The trouble is that our ever-increasing need for immediacy could be warping our worldview. We are being corralled into seeing almost everything in terms of broad and opposing categories. Simplicity is breeding division. It is also depleting our linguistic skills. If we have no interest in nuance, we don’t learn, or we quickly forget, much of the vocabulary at our disposal. The world has arrived at a time when everything is calculated to encourage us to read less and to think less. Little wonder that conspiracy theories gain such traction and so quickly.
La non-conférence loss of linguistic skills is important because, thanks to a great deal of research on the subject, we now know that our grasp of language greatly influences our understanding of the world. We develop words to define nuances that become important in life and we need those words in order to fully understand the nuances they describe. Is experience driving the development of language or is language driving a greater understanding of our experience?
How nuance is lost in translation
It could be that this impact on language is also influencing the way we learn and use new languages. We may not seek to learn certain vocabulary because we no longer use it in our native language. But what appears to be a relatively meaningless distinction to us could be a crucial one in other languages and cultures. Nuance is being eroded by modern life and it is certainly being lost in translation.
Translators are faced with many challenges when it comes to the nuances of language. Words may have no precise equivalents in other languages. Some languages have multiple words for similar concepts when others have only one much broader term. Promotional materials and articles must retain their impact in target languages and so the unwritten rules regarding immediacy and simplicity still apply. How does a translator keep things brief and faithful to the original text when there isn’t an equivalent word in the target language?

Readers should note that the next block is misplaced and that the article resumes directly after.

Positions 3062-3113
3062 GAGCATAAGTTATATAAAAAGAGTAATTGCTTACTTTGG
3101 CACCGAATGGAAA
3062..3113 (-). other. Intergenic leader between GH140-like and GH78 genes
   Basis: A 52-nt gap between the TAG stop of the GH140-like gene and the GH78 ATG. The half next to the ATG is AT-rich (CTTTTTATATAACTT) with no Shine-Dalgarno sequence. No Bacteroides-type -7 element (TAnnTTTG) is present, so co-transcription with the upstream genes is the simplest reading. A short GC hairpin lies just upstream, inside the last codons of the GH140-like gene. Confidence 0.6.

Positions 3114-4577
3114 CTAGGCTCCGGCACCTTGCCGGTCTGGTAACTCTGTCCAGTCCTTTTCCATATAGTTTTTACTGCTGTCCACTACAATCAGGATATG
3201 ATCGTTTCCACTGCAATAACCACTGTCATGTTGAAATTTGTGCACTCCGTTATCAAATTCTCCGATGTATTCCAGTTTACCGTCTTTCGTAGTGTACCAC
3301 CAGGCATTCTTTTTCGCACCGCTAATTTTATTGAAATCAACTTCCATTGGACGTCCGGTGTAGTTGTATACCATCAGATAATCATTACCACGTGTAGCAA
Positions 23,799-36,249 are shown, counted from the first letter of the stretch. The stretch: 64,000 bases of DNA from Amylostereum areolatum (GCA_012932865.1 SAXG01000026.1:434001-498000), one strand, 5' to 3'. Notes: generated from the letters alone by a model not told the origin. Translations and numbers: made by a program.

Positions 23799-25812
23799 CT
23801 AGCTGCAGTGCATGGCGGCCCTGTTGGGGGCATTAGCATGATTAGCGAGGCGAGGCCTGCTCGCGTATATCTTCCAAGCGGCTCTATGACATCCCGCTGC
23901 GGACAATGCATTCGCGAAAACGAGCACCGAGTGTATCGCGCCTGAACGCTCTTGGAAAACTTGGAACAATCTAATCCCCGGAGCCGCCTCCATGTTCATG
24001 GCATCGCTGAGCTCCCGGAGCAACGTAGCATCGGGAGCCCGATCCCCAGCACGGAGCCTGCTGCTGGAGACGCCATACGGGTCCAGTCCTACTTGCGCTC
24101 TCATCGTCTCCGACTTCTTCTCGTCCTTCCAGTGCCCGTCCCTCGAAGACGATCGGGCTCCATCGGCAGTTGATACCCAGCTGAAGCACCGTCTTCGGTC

Keeping things simple in a connected world
We live in a connected world and one in which almost everything is geared up to keep things simple and unequivocal. How do we resist the urge to simplify and save time? How do we push ourselves to explore ideas, beliefs and experiences in detail, rather than reading the headlines and moving on? Could we stop polarising in favour of finding common ground?
Nuance matters and we seem to be losing our interest in fine distinctions. This means that our linguistic powers are diminishing along with our understanding.
The good news is that language doesn’t have to be verbose to be nuanced. The finest use of language is that which is carefully considered rather than lengthy. Careful consideration takes time. Perhaps we all need to take a little time to understand ideas and to discover that there is usually truth on both sides of any argument. Maybe we would all be better off if we stopped reading the headlines and started reading the entire articles – and then all available literature on the subject! Not only would we better understand the nuances of the subject, we would also learn the words that enable us to better present our thoughts on it.
There are always shades of grey if we could only be bothered to look. In looking, we will discover the words to define them.